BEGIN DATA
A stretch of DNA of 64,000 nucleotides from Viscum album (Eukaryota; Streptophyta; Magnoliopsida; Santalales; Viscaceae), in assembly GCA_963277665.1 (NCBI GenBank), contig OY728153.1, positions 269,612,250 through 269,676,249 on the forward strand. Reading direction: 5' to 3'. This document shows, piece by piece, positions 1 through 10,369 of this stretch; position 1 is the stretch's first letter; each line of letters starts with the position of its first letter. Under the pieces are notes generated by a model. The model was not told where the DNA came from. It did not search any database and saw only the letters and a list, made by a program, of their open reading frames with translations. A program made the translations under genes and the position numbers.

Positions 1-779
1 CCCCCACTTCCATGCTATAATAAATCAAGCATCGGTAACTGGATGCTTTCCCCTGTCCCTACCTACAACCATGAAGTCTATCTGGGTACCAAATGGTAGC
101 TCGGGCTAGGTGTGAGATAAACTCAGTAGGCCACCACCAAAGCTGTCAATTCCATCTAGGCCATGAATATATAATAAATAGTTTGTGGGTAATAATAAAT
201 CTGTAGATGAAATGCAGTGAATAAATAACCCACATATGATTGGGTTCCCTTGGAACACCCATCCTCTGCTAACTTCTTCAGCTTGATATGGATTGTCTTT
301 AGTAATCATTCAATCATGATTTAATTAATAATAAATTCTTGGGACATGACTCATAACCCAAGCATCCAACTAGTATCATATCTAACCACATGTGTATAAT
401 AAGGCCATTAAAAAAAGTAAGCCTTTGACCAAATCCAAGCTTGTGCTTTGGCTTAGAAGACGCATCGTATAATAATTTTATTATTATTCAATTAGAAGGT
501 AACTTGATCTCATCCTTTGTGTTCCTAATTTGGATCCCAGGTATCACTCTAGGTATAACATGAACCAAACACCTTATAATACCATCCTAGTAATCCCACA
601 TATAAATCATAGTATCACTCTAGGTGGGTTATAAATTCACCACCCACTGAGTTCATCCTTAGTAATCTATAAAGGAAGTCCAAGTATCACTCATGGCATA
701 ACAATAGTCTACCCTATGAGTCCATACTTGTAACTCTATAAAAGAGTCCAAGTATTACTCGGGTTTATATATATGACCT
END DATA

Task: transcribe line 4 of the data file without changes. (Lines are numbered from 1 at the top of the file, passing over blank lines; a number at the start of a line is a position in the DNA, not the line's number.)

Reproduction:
101 TCGGGCTAGGTGTGAGATAAACTCAGTAGGCCACCACCAAAGCTGTCAATTCCATCTAGGCCATGAATATATAATAAATAGTTTGTGGGTAATAATAAAT